Review by Gabrielle

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His gaze met mine, and there it was. That spark of awareness that made my pulse pound and my hearing get fuzzy. How the heck had I managed to get a scorching case of “yes, please” for the hot librarian guy?

Summer Reading is a lovely book about believing in yourself.

For Samantha Gale, a summer on Martha’s Vineyard at her family’s tiny cottage was supposed to be about resurrecting her career as a chef, until she’s tasked with chaperoning her half-brother, Tyler. The teenage brainiac is spending his summer at the local library in a robotics competition, and there’s no place Sam, who’s dyslexic, likes less than the library. And because the universe hates her, the library’s interim director turns out to be the hot-reader guy whose book she accidentally destroyed on the ferry ride to the island.

Bennett Reynolds is on a quest to find his father, whose identity he’s never known. He’s taken the temporary job on the island to research the summer his mother spent there when she got pregnant with him. Ben tells himself he isn’t interested in a relationship right now. Yet as soon as Sam knocks his book into the ocean, he can’t stop thinking about her.

An irresistible attraction blossoms when Ben inspires Sam to create the cookbook she’s always dreamed about and she jumps all in on helping him find his father, and soon they realize their summer fling may heat up into a happily ever after.

The premise of this book is just too great. A librarian and someone with dyslexia falling in love? Yes please! I loved Sam and Ben’s meet cute on the ferry where she knocks his book into the ocean. And their relationship just continues from there. I loved how supportive they are of each other, helping each other achieve their goals. 

Sam is severely dyslexic and the book spends a lot of time showing us what life is like for Sam. I really appreciated this perspective. I could tell that Jenn did a lot of research and put a lot of care into making Sam as real as possible. I really loved Sam’s character. Although she doubts herself because of her past experiences such as being overlooked for jobs or getting dumped because of her disability, she is resilient and clever. With Ben’s help, she is able to do a lot of healing throughout this book, getting over the belief that her neurodivergent brain makes her somehow less than. For me this is a fine line for an author to tread. I don’t love it when a character’s growth is all because of a love interest. It’s fine for the love interest to support, have unwavering faith in, or pep talk the main character, but I like when a character finds some inner strength as well. I’m not a huge fan of “white knight” plots where the main character is “saved” by the love interest. This book does skirt that line pretty closely, I think I would have liked the book more had Sam not relied so heavily on the influence of others for her new found confidence.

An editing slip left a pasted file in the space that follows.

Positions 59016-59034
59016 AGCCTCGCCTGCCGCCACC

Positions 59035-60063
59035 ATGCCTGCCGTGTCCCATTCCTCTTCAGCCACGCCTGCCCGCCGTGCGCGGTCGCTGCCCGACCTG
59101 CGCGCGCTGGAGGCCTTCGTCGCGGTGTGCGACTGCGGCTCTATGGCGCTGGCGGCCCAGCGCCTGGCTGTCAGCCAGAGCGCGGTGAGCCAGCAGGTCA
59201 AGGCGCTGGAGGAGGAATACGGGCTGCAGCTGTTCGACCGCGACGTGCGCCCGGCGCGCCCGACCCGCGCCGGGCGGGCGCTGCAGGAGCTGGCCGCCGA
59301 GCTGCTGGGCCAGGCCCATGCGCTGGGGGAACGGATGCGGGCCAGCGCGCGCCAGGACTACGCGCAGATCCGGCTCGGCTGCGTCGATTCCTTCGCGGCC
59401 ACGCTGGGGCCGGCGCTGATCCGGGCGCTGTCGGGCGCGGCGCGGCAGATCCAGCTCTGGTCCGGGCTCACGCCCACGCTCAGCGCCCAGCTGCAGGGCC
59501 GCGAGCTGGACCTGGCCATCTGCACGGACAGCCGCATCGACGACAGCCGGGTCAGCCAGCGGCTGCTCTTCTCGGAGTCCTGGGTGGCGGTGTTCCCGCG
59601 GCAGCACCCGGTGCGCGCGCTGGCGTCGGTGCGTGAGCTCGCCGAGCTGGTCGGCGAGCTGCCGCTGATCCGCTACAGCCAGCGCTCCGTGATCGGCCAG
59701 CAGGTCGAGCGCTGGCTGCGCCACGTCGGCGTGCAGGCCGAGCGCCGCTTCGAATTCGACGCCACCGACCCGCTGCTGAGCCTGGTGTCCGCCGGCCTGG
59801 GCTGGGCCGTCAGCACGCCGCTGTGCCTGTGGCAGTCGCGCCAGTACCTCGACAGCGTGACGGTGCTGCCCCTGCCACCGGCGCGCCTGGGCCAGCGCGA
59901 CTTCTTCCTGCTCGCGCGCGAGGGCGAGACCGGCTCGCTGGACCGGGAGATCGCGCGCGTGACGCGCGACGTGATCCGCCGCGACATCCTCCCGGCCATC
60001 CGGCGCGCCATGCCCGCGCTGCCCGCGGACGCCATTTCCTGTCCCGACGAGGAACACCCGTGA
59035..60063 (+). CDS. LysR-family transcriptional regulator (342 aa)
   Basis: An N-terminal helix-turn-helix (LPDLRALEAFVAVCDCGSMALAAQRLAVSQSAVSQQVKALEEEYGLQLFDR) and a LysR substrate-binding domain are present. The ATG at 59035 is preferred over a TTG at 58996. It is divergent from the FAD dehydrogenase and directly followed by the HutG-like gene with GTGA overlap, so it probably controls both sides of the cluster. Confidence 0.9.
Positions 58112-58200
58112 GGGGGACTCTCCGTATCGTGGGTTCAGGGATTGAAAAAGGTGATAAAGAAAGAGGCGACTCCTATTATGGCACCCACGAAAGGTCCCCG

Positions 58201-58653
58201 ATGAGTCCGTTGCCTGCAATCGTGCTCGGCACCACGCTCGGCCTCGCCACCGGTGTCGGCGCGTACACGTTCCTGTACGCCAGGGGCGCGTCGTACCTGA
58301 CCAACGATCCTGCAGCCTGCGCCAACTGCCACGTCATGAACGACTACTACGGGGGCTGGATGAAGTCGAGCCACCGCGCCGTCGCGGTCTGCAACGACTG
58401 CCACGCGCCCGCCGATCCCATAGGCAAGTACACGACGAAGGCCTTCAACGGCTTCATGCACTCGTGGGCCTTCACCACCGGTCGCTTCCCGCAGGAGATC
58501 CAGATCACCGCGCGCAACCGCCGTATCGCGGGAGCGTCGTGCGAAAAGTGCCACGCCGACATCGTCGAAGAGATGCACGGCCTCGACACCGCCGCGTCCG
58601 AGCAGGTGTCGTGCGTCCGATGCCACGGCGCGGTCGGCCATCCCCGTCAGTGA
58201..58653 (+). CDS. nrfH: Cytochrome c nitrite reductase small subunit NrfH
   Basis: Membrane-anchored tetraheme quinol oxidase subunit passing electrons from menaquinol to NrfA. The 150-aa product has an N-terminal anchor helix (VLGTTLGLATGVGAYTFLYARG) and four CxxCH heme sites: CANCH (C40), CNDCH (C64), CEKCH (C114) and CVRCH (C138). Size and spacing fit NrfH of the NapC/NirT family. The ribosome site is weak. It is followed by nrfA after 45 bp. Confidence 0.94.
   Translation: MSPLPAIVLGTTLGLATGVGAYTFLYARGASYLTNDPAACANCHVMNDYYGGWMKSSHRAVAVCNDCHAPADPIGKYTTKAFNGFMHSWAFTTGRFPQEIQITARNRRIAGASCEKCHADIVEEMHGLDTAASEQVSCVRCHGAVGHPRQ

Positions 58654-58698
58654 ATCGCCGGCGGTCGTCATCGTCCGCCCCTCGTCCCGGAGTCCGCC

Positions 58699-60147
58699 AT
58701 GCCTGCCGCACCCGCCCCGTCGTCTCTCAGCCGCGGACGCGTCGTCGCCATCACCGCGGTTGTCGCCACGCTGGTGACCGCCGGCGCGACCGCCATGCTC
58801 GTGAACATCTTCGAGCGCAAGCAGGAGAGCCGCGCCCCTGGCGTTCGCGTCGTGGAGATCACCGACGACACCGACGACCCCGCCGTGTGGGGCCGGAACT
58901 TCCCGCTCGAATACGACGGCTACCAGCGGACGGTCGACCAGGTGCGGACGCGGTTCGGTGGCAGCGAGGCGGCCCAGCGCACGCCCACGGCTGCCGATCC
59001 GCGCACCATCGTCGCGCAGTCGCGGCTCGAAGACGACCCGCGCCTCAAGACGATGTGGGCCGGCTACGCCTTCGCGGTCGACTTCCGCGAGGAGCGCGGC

Another great feature of this book is the developing relationship between Sam and her younger brother Tyler. Because of the age gap, and the fact they are step-siblings, they haven’t been close. When Sam is put in charge of looking after Tyler for the summer, they get to know each other better and develop a great sibling bond that made my heart happy.

A couple of things felt a little unresolved with this book and that’s not necessarily a bad thing. Personally, I am okay with an author not neatly wrapping up every plot point in a bow for me, that just isn’t real life. But if you like a book where everything gets settled, this one might annoy you a bit. Ben’s relationship with his mother is a difficult one. And it doesn’t get resolved. I liked that Jenn included this because it felt more realistic to me. There is a secondary plot line with Sam’s best friend Em that also felt unresolved. It made me wonder if we’re being set up for another book starring Em in the future. I certainly hope so!

I just have to mention the library in this book. Both Ben and Sam’s best friend Em are librarians and I loved how they are portrayed. They are both so open, not judgemental and supportive of Sam, even though she isn’t a “reader”. It was so accurate to the many librarians that I know. Reading is reading whether you listen, read or watch your stories and I was glad to see this point reinforced throughout the book.

Summer Reading is a book with a lot of heart. 

Thank you, Berkley Romance, an imprint of Penguin Random House for the ARC in exchange for an honest review.